Frankly, I don't care what removing the built-in hood did to the "collector" value of the lens; I'm not into it as an investment and am not planning on departing with this Noct. I'm into it to take the best shots possible, Noct or otherwise.

(I simply dare you to do this to your lens!)

The "other" 50mm ƒ1.0 by Canon

Leica isn't the only one with a current ƒ1.0 lens - have a look at the Canon EF 50mm ƒ1.0L USM.

Unlike the current Noctilux it features two ASPH elements, and being an SLR lens, there are of course no problems with viewfinder obstruction. At 985g it is however 350g heavier, and real-world users report the EOS-AF mechanism is too slow and unreliable when ambient light drops to "available darkness" levels. It is also far more expensive than your typical Noct', with used prices hovering around $US 4300 for copies in good condition(!)

For more info and detailed remarks about this lens, see the following URLs:

Beneath ƒ1.0…

Is ƒ1.0 as low as you can go? Nup. In the 1960s Canon made a 50mm ƒ0.95 lens for use with the Canon Model 7 rangefinder camera. As you can probably guess, these lenses are v.rare. I've seen one in a glass display cabinet at a camera repairer's in Sydney (lens serial #16464). Unfortunately the owner refuses to sell it or even hire it out, so I have no direct experience WRT its optical or handling qualities. However in Feb 2004, Brian Sweeney sent me a note with a link to this page which contains sample images & commentary.

Then there is a list of ƒ0.75 - ƒ1.0 high speed optics at the following URL:


… although note they all are fixed focus only. Indeed, some of them don't even have adjustable apertures!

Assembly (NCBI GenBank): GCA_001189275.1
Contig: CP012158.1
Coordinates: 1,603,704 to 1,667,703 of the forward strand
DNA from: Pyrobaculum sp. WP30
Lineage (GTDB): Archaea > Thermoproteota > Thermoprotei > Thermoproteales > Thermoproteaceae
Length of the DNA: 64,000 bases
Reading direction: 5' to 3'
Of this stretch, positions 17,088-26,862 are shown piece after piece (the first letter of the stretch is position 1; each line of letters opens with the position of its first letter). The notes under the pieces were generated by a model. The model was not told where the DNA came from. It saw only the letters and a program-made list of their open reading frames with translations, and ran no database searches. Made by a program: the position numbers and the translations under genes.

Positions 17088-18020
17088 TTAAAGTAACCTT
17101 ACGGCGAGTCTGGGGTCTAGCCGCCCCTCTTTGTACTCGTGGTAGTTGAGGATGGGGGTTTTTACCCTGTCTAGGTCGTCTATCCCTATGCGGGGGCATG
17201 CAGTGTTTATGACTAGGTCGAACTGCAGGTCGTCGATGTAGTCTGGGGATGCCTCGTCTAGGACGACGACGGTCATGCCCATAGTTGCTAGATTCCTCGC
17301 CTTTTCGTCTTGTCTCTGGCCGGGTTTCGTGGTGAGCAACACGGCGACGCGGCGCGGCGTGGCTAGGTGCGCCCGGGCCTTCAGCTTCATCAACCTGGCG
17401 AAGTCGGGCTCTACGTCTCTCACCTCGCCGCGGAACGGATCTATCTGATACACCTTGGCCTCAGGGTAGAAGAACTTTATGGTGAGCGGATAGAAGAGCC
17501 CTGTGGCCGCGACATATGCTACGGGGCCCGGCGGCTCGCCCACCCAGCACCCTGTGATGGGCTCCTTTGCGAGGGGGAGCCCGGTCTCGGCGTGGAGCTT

In April 2003 Pascal Perno sent me a note about this www site which features (massively out-of-focus) still-life shots taken with the Rodenstock TV-Heligon 50 mm ƒ0.75 lens mounted on a Nikon. Pity there isn't much info there about the lens itself, or how good (or bad) it is for everyday work.

Noctilux vs Canon ƒ0.95

In Aug 2004, Charlie Lemay did a pictorial comparison between these wide-aperture titans. Surprisingly the Noct came off second best (!). To quote:

[…] The Canon ƒ0.95 also was out of alignment at infinity so I sent it out to DAG for readjustment as well. I decided to test it against my current version Noctilux, and fully expected it to perform much below this venerated optic. OK, the Noctilux does seem to have the advantage in contrast (not always the best thing pictorially I have found), but the Canon actually appears to outperform the Noctilux at 10 feet in the center. […]

In case you Strongly Disagree, you can read Mr Lemay's remarks in full, and see a number of comparison sample photos at < #0099xZ>.

In Sep 2005, Donald Largo Jr noted the following about getting the ƒ0.95 modified to mount onto a Leica M (< #00DWp9>):